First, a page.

Boyle’s Law for the Shallow Freediver

One of the basic things we learn at school, and probably don’t think about again until we start to dive is Boyle’s Law – Simply put – As pressure doubles, volume halves (given constant temperature and some other stuff).

This is also something that is taught as part of any freediving course (or scuba), as it helps us understand the physiology, and the dangers, of gas expansion or compression in the context of diving.

So any freediver will have seen the table that illustrates that at 10m down the pressure has increased from 1 atmosphere to two and the volume in our lungs has halved. And when we get to 20m despite this being double the depth the pressure is only 3 atmospheres so it isn’t until you get to 30m where pressure will be 4 atmospheres, (double what it was at 10m) that the volume will be halved again, 1/4 of what it was at the surface.

Whilst this is a great help in illustrating the principle, the reality is the when we start diving we aren’t thinking in terms of 20 or 30m, the difficulties we need to overcome are all in the first 10m, and srangely there isn’t really a table anywhere on the internet that illustrates what happens in this band, until now!

I used an online Boyle’s Law calculator to work out what happens to our lung volume in the first 15m, and illustrate it, with a comparison to the deeper changes, for me and all to see forever more. Let’s hope it is correct.

So…..

Boyles Law for Freedivers

Boyles Law for Freedivers

The reduction for each stage shown in the right hand column illustrate how the rate of change drops rapidly with depth.

From this table we can make a few observations….

  • If you duck dive and put your lungs where your fins were (say 2.5m), the air in your lungs has already reduced by 20% and you have experienced the quickest build up of pressure than at any other time  in your dive.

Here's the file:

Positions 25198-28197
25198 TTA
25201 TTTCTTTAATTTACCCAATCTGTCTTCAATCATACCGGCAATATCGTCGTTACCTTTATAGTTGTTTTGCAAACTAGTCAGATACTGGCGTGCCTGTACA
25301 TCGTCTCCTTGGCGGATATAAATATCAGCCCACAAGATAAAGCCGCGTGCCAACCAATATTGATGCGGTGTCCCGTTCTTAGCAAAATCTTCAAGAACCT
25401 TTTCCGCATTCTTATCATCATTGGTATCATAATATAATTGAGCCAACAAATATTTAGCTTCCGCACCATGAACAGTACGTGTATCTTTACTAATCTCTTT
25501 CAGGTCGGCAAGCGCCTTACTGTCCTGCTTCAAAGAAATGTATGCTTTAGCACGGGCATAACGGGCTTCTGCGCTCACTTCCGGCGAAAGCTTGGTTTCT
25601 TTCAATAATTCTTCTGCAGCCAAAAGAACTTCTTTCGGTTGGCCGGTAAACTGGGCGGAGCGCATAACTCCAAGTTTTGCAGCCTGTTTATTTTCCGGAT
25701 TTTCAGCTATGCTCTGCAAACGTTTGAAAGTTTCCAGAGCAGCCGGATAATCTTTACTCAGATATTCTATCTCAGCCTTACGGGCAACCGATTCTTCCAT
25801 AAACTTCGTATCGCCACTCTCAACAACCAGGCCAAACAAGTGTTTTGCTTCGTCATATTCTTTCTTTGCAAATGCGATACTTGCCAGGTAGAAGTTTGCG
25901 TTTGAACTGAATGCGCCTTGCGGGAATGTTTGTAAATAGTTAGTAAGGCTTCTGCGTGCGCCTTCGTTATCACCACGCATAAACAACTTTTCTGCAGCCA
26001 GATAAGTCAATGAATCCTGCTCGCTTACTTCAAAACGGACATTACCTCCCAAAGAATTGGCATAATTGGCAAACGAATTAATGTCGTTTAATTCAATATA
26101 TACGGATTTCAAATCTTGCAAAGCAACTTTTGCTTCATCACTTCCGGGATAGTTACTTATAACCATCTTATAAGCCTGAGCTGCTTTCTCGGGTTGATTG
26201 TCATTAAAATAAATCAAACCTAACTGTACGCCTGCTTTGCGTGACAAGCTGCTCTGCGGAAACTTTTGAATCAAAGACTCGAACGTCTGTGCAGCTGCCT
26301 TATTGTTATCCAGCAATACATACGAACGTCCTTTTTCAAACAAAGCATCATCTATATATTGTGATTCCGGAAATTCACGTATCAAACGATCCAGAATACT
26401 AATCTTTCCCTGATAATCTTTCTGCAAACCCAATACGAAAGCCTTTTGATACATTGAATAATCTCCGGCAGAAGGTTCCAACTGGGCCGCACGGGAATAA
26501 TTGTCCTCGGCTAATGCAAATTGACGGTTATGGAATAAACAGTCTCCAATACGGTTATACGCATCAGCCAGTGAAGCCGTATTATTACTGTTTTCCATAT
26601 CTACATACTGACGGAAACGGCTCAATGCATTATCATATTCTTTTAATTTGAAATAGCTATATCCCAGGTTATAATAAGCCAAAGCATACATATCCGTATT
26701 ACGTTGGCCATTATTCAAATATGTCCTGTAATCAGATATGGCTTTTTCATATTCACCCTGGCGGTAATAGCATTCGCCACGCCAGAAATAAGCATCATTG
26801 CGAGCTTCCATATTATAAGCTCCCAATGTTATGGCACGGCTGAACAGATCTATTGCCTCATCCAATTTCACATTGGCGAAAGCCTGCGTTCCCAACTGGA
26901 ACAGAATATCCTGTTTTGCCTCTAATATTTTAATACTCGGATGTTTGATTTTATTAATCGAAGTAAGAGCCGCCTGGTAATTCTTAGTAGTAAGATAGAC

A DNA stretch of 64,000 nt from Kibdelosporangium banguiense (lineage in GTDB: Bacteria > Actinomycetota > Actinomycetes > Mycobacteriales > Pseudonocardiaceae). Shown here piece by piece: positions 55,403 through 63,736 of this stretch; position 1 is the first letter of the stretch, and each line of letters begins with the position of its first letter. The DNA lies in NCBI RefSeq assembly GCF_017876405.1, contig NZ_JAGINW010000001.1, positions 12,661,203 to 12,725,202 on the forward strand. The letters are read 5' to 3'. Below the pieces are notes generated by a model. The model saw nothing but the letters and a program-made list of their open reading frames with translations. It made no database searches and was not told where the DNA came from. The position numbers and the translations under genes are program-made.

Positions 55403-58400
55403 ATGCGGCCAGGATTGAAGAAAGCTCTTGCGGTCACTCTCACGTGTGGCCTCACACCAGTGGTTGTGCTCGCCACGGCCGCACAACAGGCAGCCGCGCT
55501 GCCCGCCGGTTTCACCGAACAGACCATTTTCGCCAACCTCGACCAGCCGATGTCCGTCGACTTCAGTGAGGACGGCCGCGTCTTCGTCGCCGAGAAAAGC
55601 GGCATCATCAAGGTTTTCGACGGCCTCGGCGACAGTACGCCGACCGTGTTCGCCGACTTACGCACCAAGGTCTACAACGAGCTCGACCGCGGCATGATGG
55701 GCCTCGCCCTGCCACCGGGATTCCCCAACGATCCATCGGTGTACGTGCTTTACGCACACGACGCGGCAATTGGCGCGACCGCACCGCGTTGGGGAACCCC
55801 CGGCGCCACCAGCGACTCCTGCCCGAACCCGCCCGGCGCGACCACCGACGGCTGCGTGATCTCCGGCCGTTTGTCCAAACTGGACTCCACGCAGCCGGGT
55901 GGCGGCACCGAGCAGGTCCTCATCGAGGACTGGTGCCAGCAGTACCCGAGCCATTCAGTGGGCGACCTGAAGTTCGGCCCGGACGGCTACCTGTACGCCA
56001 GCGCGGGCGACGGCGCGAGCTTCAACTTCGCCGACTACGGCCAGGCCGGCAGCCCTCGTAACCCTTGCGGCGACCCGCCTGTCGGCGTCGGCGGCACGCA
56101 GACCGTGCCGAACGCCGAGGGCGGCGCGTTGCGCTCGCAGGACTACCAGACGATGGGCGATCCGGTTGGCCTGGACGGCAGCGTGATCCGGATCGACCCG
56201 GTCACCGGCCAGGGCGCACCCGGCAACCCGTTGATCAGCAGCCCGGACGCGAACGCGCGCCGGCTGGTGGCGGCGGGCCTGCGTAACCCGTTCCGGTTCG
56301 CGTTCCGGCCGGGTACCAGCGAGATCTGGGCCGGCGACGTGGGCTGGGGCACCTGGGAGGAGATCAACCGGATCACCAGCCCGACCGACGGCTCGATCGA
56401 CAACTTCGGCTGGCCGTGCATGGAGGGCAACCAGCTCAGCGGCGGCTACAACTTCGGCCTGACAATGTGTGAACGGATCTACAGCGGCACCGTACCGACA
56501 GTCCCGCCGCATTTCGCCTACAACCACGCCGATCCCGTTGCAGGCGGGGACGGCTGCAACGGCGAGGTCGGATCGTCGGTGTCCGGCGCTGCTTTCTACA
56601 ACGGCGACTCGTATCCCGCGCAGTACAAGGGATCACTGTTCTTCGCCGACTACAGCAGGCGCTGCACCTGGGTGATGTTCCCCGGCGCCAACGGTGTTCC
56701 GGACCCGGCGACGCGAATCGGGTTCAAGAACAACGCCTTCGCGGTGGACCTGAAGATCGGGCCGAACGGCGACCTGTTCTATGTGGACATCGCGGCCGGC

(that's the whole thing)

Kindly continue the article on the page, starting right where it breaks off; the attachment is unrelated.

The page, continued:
• We all know that by diving to 10m our lung capacity is halved, but of that half, very little is lost between 7.5m and 10m, most of it is before that, (7% between 7.5 and 10m, compared with 20% between the surface and 2.5m.
  • You only have to get down to the 12.5 – 15m zone and the differences are relatively small.
  • The volume of air lost between the surface and 2.5m is roughly the same as that which is lost between 20m and 70m.

I have found that with the practice I have had, equalising comes much more easily over these first couple of metres than it used to. Without thinking I do a frenzel manouvre as I turn to dive which seems to free things up in the first metre, then grab my nose after I have started to straighten out and drop, this means after my fins have submerged and I have made the first kick, which puts me down at 3m, there isn’t a build up of pressure.

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